Mind, Love, BRB Gone Viral, Wellness

10 amazing disabled leaders and activists you absolutely need to follow on Twitter

Raising awareness about disabilities is important, and these people are here to help.

While social media definitely has its drawbacks, there are definitely good things that come out of it as well. One good thing about social media, particularly Twitter, is that there are many disabled folks who use their platform to raise awareness about their experiences with being disabled. As someone with a chronic illness and has a hearing loss, it can also make me feel less isolated.

A common critique that I hear about social media activism is that it’s inferior to other forms of activism, such as protests. Yet for disabled people like myself, we’re sometimes limited to social media activism.

For example, due to an autoimmune disease flare, I wasn’t able to attend a local Women’s March. That didn’t mean that I despised the Trump presidency any less – it just meant that I had to find other routes to voice dissent, which was done via social media.

If you are disabled and or an ally and want to see what disability activism is happening online, here are a few incredible people you absolutely need to follow:

1. Coffee Spoonie (aka Zipporah Arielle)

Coffee Spoonie's Twitter bio.
Image Description: A profile photo of Coffee Spoonie via Twitter,

Coffee Spoonie (@coffeespoonie) is an “elephant-loving disabled Jewess with ink-stained hands” (according to her Twitter bio), who regularly tweets about chronic illness (she has an autoimmune disease), her journey training a service dog, and politics. She regularly tweets reminders to her followers to take their medication and had an article published by Bustle about Selma Blair becoming a disabled icon overnight.

2. Nyle DiMarco

Twitter Profile of Nyle DiMarco
Image description: [Profile shot of Nyle DiMarco] via Twitter
Nyle DiMarco (@nyledimarco) is a deaf activist, actor, model, and Dancing With The Stars champion.  He tweets about his daily life as a deaf man and calls out ableism that he encounters and sees online.

He’s also easy on the eyes.

3. Emily Ladau

Emily Ladau
Image description: [Profile shot of Emily Ladau} via Twitter
Emily Ladau (@emily_ladau) is the Editor-in-Chief on Rooted in Rights and co-host of The Accessible Stall podcast.  She shares projects that she’s working on and the importance of inclusivity of disabled people. 

4. s.e. smith 

Image of s.e. smith.
Image description: [Profile photo of s.e. smith] via Twitter
s.e. smith (@sesmith) – not to be confused with S.E. Smith, a different writer – is the Deputy Editor at Talk Poverty – in addition to being a journalist and essayist – and runs Disabled Writers, a database that strives to help editors connect with disabled writers and journalists, and journalists connect with disabled sources. If you like cats, journalism, and care about disability issues – s.e. smith is a great follow.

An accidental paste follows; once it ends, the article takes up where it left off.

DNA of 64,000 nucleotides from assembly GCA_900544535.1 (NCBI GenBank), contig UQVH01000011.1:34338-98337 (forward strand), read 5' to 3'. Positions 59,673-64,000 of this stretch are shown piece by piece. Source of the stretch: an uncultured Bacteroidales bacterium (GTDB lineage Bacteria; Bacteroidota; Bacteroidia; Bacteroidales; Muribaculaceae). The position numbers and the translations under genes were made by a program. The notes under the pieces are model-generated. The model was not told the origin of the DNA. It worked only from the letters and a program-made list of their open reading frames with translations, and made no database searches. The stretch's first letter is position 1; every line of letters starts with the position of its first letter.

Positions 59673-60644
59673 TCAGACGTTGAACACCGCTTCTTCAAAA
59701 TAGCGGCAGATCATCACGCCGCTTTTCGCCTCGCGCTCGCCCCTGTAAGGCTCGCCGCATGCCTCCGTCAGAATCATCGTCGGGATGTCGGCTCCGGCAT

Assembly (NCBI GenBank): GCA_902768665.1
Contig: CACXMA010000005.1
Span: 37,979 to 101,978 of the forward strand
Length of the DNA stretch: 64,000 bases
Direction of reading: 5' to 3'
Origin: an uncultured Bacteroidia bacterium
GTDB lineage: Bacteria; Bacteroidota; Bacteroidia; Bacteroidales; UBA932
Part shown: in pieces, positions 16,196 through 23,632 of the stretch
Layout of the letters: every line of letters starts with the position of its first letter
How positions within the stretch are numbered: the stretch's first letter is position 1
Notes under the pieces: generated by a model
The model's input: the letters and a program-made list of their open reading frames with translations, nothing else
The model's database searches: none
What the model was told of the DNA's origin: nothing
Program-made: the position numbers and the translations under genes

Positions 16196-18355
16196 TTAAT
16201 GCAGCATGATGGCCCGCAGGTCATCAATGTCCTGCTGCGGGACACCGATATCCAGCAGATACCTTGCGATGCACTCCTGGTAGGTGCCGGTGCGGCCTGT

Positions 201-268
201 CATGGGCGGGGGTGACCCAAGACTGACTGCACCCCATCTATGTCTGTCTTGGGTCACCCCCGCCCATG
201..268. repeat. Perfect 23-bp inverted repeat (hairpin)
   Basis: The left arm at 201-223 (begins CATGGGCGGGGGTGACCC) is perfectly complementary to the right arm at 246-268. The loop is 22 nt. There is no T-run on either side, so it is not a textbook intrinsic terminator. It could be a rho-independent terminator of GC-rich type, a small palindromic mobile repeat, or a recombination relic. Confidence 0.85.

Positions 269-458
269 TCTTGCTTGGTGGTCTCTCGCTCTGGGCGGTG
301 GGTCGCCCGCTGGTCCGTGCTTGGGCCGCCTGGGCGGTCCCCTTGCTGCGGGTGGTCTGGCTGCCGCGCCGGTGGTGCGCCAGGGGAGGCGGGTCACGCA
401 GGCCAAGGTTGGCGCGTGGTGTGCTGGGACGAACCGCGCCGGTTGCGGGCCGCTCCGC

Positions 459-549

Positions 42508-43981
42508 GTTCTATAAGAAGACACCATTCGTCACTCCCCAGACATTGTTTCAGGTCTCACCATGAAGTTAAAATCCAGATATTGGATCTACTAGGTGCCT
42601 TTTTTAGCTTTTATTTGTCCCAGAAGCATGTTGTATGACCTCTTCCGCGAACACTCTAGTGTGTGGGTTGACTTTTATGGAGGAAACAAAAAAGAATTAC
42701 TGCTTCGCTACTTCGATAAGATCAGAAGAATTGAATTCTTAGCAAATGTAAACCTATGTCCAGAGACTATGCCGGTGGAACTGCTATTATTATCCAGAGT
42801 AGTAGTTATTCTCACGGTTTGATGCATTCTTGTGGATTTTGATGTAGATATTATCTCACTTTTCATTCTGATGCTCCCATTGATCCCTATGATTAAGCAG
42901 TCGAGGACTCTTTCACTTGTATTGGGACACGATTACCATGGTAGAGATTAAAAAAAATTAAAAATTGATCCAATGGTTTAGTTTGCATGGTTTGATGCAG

5. Alice Wong

Image of Alice Wong
Image description: [Profile image of Alice Wong] via Twitter.
Alice Wong (@SFdirewolf) is the founder and director of the Disability Visibility Project, which creates and amplifies disability media and culture. Wong is also one of the partners of the #cripthevote campaign, which encourages disabled people to vote and confronts barriers that disabled people face when voting. 

6. Vilissa Thompson

Image of Vilissa Thompson
Image description: [Profile shot of Vilissa Thompson] via Twitter
Vilissa Thompson (@VilissaThompson) is the founder of Ramp Your Voice, which fights for “equality and justice for all abilities” and is the creator of the #DisabilityTooWhite hashtag on Twitter. Thompson advocates for black disabled voices to be included in conversations about disability.

7.  Crutches & Spice (aka Imani Barbarin)

Crutches & Spice
Image description: [Profile shot of Imani Barbarin] via Twitter
Crutches & Spice (@Imani_Barbarin) is a Twitter account run by Imani Barbarin. She has created numerous viral Twitter hashtags, including #AbledsAreWeird, #ThingsDisabledPeopleKnow, and #DisTheOscars. She often talks about the challenges that black disabled people face and her experience with discrimination.

8. Judy Heumann

Image of Judy Heumann
Image description: [Profile image of Judy Heumann] via Twitter
Judy Heumann (@judithheumann) is a Senior Fellow at the Ford Foundation, a disability rights advocate, and a former diplomat. She actively shares articles that discuss disability issues. For #womencrushwednesday, she often highlights women who are making a difference in the disabled community.

9. Alexander Hardy

Alexander Hardy
Image description: [Profile image of Alexander Hardy] via Twitter
Alexander Hardy (@chrisalexander_) is a mental health advocate, writer, and lupus warrior. He tweets regularly about mental health, including barriers that people of color face when trying to get help, and his experience with being a freelance writer.

10. Sarah Blahovec

Sarah Blahovec
Image description: [Profile image of Sarah Blahovec] via Twitter
Sarah Blahovec (@Sblahov) is a chronically ill disability activist based in Northern Virginia with expertise in civic engagement. While she mainly tweets about disability issues, she also shares cute photos of her dogs.